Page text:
I related to this story on so many levels. The issue it highlights has similarly affected someone in my own family so the story really hit close to home. While the story is without doubt very sad, its conclusion was beautiful and uplifting, and makes this well worth the read.
It was a busy morning at the clinic where I work. At about half past 8am, an elderly gentleman in his 80s came in to have stitches removed from his thumb. He stressed that he was in a hurry as he had a separate meeting scheduled at 9:00am.
I took his info and asked him to sit down and wait, as it would take an hour or so before someone could see him. The man looked nervously at his watch so I decided instead to treat him before the next patient was scheduled.
After verifying that his wound had properly healed, I spoke with one of the doctors, fetched the tools I needed to remove his stitches, and took care of his wound.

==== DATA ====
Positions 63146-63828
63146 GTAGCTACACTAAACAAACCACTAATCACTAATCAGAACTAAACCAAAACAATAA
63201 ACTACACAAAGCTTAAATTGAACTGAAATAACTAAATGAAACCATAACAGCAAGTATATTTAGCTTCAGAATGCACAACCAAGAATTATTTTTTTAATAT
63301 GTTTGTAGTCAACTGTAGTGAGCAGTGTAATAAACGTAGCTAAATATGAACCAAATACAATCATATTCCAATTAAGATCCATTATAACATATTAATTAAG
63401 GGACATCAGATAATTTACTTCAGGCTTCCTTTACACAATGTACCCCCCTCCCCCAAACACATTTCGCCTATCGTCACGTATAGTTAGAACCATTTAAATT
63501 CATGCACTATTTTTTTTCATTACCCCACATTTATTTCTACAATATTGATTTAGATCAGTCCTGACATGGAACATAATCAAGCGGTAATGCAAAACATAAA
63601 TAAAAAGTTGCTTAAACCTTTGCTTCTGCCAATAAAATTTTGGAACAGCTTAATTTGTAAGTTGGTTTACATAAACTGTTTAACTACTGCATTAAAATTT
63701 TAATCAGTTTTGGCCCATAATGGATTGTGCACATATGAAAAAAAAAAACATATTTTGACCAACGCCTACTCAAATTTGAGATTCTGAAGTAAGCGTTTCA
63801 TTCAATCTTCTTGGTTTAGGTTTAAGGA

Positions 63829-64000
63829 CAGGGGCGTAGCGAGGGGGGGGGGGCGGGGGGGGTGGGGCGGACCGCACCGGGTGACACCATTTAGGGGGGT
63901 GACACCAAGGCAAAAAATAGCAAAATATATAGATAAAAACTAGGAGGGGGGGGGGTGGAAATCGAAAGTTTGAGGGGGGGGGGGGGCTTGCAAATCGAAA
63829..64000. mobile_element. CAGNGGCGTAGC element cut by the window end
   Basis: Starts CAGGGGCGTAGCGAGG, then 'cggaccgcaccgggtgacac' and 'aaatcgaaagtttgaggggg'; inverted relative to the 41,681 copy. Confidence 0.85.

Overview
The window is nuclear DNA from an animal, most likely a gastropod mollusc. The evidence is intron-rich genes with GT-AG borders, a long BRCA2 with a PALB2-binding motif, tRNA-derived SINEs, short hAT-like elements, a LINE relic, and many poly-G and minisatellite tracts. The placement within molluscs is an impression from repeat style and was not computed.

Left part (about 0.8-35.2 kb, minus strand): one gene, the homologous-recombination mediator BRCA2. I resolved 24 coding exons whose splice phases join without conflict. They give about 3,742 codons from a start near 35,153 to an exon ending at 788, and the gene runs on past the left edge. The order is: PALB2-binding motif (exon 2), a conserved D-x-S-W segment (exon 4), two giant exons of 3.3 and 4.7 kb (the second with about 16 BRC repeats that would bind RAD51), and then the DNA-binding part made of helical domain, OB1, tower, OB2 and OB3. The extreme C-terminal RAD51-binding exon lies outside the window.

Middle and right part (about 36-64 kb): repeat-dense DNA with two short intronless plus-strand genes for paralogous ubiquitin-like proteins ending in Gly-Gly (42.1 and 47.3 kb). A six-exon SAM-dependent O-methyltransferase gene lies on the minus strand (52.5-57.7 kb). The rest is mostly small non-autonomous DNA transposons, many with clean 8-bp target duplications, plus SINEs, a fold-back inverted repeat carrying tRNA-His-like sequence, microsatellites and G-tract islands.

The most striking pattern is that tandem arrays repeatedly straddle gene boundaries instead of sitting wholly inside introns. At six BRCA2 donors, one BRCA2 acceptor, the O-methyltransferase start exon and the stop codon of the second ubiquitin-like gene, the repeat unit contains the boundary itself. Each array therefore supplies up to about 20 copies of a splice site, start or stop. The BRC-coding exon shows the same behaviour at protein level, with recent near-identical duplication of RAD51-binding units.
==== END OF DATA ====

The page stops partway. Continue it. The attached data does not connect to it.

I asked him if the meeting he had was very urgent as he appeared so stressed. He told me he had breakfast plans with his wife at the nursing home where she lived.
I asked about her health — that’s when he told me that she had been living in the nursing home for a long while because she was suffering from Alzheimer’s disease. When I was finished with his thumb, I asked if his wife would be worried if he was late. He told me that she no longer knew who he was. In fact, she had not recognized him in five years.
“And yet you go there every morning, even though she does not know who you are?” I asked him, surprised.
He smiled, patted my hand and said:
“She does not know who I am, but I still know who she is.”
I had to hold back tears when he went out. I had goosebumps everywhere. And I thought to myself, “that’s the kind of true love I want to have in my own life.”
I could not agree with the nurse more. No matter what diseases our loved one suffer from, true love prevails.
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